Welcome readers and fellow IWSG members,
I’m happy to reveal the cover for Those Who Came Before, which Flame Tree Press will release on October 10th.
Here’s the blurb:
People are dying at Strong Lake, and the worst is yet to come.
An idyllic weekend camping trip is cut short when Reese Wallace’s friends are brutally murdered. As the group’s only survivor, Reese is the prime suspect, and his story doesn’t make much sense. A disembodied voice warning him to leave the campground the night before? A strange, blackened tree that gave him an electric shock when he cut it down for firewood?
Detective Greyeyes isn’t having any of it―until she hears the voice herself and finds an arrowhead at the crime scene―an arrowhead she can’t get rid of. Troubling visions of a doomed Native American tribe who once called the campground home, and rumors of cursed land and a mythical beast plague the strangest murder case she’s ever been a part of.
This novel deals with a subject I feel very strongly about–the genocide, murder, abuse, and racism indigenous people experienced–and continue to experience. I come from a nation that is considered to be one of the best places to live in the world, and yet, how we treat our indigenous people–and have treated them throughout history–is nothing short of appalling. As a reporter for an indigenous paper, I visited communities torn apart by youth suicide, stood with people fighting to protect their land from destruction, and cried with women whose babies had been murdered. When the pain got to be too great to be contained in articles, I did what I often do–I wrote a book. My hope is that, through telling an entertaining, spooky story, I will also educate more people about one of the worst true horror stories of recent history. And, sadly, it’s not confined to history.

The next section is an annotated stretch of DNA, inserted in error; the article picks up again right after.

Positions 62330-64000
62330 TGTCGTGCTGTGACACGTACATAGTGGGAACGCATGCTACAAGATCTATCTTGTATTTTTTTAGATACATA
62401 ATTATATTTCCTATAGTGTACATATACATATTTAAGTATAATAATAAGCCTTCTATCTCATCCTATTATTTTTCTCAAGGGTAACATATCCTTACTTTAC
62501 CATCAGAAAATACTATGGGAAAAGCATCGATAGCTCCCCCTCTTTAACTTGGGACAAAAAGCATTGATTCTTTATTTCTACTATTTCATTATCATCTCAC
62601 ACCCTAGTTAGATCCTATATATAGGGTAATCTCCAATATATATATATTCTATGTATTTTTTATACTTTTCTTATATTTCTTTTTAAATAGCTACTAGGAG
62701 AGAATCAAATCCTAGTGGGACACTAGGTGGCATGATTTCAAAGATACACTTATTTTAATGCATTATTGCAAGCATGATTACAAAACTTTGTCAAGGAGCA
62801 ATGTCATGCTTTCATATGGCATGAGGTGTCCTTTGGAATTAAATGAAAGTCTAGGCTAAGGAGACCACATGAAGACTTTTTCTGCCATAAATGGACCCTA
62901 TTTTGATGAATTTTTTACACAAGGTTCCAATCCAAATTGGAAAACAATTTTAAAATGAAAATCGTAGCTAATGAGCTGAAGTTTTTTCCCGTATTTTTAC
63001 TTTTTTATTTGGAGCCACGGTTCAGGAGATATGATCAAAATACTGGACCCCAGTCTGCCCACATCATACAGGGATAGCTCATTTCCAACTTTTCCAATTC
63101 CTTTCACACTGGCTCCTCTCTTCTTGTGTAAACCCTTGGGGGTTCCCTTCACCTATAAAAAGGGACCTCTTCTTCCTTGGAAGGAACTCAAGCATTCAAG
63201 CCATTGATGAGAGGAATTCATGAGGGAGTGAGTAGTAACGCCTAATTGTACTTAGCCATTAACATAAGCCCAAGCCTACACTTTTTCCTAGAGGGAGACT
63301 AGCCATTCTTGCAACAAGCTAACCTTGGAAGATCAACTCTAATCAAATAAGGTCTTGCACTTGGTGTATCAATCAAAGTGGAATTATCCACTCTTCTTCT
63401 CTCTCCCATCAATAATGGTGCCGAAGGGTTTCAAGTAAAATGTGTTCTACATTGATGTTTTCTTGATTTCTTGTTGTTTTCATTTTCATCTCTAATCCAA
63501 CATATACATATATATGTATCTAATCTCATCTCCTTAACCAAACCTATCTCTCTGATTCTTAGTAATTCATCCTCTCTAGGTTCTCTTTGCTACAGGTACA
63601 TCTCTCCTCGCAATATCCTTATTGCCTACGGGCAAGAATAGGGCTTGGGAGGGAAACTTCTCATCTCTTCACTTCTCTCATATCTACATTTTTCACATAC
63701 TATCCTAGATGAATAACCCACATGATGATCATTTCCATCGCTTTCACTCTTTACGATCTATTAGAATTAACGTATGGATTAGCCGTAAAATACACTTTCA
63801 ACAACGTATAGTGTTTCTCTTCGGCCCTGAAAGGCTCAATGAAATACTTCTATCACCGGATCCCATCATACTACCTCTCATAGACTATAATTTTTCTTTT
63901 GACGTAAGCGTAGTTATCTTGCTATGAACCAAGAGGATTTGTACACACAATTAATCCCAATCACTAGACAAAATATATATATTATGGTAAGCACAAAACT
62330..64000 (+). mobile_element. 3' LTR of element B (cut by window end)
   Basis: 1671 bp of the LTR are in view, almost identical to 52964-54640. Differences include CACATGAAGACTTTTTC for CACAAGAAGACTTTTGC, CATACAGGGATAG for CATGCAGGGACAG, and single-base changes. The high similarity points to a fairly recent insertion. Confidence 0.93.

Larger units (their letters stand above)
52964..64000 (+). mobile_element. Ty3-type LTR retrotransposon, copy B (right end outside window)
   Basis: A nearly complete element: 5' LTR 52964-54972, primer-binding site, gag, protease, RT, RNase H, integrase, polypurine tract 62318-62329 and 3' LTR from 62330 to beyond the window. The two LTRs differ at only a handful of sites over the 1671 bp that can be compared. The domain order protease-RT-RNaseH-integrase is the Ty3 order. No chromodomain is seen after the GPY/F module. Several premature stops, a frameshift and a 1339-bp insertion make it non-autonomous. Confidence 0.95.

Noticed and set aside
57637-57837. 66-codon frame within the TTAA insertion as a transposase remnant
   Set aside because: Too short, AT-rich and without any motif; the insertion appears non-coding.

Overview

My greatest insecurity is that I will cause indigenous people more pain by telling this story, though I have tried my best to ensure that won’t be the case, including hiring a sensitivity reader. Now, more than ever, it takes incredible courage to tell the stories that are in our hearts and minds without worrying whether it will offend or cause some kind of scandal. I am always concerned about this, because my books have always been diverse–not by design, but by the stories I felt driven to tell.
I first became a journalist because I wanted to fight racism–an odd reason to aspire to the newspaper business, perhaps, but that’s what drove me–and my first byline was for a story headlined Racism Experienced by University Students. Today I teach classes of international students about the damage stereotypes and racism can cause, and still, they will ask me if it’s true they should be afraid of our city’s indigenous people. Some of these students have only lived here a couple of weeks, many only a few months, and already someone has tried to poison them against our First Nations people. It breaks my heart, but I’m glad they ask me, because it gives me the opportunity to present another point of view.
With this story, I hope I have honoured Those Who Came Before. I did my best.
Have you ever told the story that was in your heart, even though you were scared it might offend someone? How did you handle the fear?
The purpose of the Insecure Writers’ Support Group is to share and encourage. Writers can express doubts and concerns without fear of appearing foolish or weak. Those who have been through the fire can offer assistance and guidance. It’s a safe haven for insecure writers of all kinds. To see a full list of IWSG authors, click here.
PS – I’m still looking for reviewers for Forest of Ghosts. If you’re interested in a free copy in exchange for a review, please let me know in the comments.